The display is a simple monochrome LCD at the top of the stack, well-placed for the driver to glance at. A navigation system isn't currently available, although we understand that Hyundai will make one optional later this year, and we assume it will be similar to that found in the Genesis Sedan.
A USB and iPod jack comes standard on all trim levels of the Genesis Coupe, an excellent move by Hyundai. But the interface for browsing music isn't very intuitive. Pushing the Tuning button, on the far right, lets you choose to look at music by album, artist, genre, or playlist. Hit the enter button, and you drill down to lists of content on the iPod. If you have a lot of albums, you'll spend a lot of time pushing that Tuning button to go through them all sequentially.
But our bigger complaint comes from how quickly the display reverts to showing the currently playing track. If you get interrupted for a second while trying to choose music, such as making a gear shift, the display will revert and you will have to drill down through menus again to find the music you want.
Satellite radio is easier to browse because the buttons seem more designed for it. Likewise, the buttons are fairly standard for controlling MP3 CDs, which the car's six-disc changer can read.
We were really impressed by the 10-speaker Infinity audio system. It uses door tweeter and woofers, plus a subwoofer and center channel, to produce truly excellent audio. The clarity is outstanding, making all the subtle sounds you don't normally hear on a song audible. The sound is extraordinarily clean, reproducing music without adding unnecessary effects.
Bluetooth mobile phone integration is also standard at all trim levels. We had no trouble pairing an iPhone to the system, and the sound quality was reasonable. It works with a voice command system, which does a good job of understanding spoken numbers, but it doesn't make a phone's contact list available through its interface.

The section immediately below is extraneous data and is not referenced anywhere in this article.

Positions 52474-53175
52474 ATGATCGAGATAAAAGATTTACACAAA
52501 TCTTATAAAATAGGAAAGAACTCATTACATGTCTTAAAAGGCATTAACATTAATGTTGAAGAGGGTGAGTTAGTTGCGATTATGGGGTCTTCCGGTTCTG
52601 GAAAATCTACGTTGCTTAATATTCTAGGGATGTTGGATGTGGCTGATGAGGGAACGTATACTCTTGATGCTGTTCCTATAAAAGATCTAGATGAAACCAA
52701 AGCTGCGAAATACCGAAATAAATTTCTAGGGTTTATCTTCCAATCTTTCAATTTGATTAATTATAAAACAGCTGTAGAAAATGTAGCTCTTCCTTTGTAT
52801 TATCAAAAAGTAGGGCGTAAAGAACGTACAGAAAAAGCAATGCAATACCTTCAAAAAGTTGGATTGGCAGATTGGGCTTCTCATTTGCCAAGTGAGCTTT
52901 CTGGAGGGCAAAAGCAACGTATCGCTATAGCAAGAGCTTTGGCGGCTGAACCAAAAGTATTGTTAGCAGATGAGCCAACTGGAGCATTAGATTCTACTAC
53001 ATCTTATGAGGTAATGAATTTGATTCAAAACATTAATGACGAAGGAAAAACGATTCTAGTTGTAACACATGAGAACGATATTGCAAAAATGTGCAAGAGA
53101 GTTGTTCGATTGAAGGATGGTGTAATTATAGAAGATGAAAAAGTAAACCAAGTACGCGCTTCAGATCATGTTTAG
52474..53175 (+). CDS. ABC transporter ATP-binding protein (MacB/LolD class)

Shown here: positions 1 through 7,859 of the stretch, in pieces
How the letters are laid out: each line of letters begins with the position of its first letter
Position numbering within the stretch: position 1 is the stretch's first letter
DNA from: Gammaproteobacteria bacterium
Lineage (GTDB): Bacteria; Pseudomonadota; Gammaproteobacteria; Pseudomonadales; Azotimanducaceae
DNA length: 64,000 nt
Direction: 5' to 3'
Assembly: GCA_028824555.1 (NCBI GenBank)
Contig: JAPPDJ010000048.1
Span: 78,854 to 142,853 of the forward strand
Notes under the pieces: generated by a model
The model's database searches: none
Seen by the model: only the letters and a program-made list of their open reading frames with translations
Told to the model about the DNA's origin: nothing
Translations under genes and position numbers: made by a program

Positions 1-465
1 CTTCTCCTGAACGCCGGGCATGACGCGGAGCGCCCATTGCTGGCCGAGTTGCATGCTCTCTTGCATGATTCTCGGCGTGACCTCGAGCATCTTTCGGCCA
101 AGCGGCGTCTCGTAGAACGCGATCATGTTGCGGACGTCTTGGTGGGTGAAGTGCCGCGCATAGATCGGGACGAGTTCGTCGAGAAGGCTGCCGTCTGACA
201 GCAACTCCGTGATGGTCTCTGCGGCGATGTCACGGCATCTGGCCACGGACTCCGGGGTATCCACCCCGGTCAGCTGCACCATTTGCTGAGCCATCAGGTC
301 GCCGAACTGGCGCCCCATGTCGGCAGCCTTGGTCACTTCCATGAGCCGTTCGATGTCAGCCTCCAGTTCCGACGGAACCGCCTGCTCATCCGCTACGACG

Under the hood
The 3.8-liter V-6 powering the 2009 Hyundai Genesis Coupe 3.8 Track model uses a dual continuously variable valve timing system along with a variable intake system to optimize efficiency for low and high engine speeds. That gets it 306 horsepower and 266 pound-feet of torque.
In practice, the low torque number limits theatrics off the line, while the low gearing ratios of the six-speed manual make the horsepower, which peaks at 6,400 rpm, more generally available, as high engine speeds are easily achieved. Hyundai claims a vague less than 6 seconds to 60 mph, but other reviews have reached a more specific 5.5 seconds.
As we pointed out above, EPA fuel economy for the Genesis Coupe 3.8 is 17 mpg city and 26 mpg highway. Our average for a mix of driving came in at around 22 mpg. An emissions rating isn't currently available for the Genesis Coupe.
The six-speed manual transmission is standard, but you can get a ZF six-speed automatic with manual gear selection. Given this car's performance, we recommend the manual.
The base price of the 2010 Hyundai Genesis Coupe 3.8 Track model is a low $29,500. You have to pay an extra $30 for the iPod cable, otherwise you only have a USB port. Our car's total, with a $750 destination charge, came out to $30,375, undercutting a similarly equipped Nissan 370Z by about $3,000.
In rating the Genesis Coupe 3.8, we give it high marks for performance. Handling is excellent, and the manual transmission gives you a good set of low gears for track driving. The engine strikes a good compromise between power and economy. For cabin tech, we like the inclusion of standard iPod connectivity, and that Infinity audio system really impressed us, but the Bluetooth support is only average and the current lack of navigation hurts it. Design is a mixed bag, as we didn't particularly like the cabin interface, but the looks get it noticed. Our staff disagreed about the car's exterior look, with some loving and some hating it, but that polarizing style gives it design credibility.
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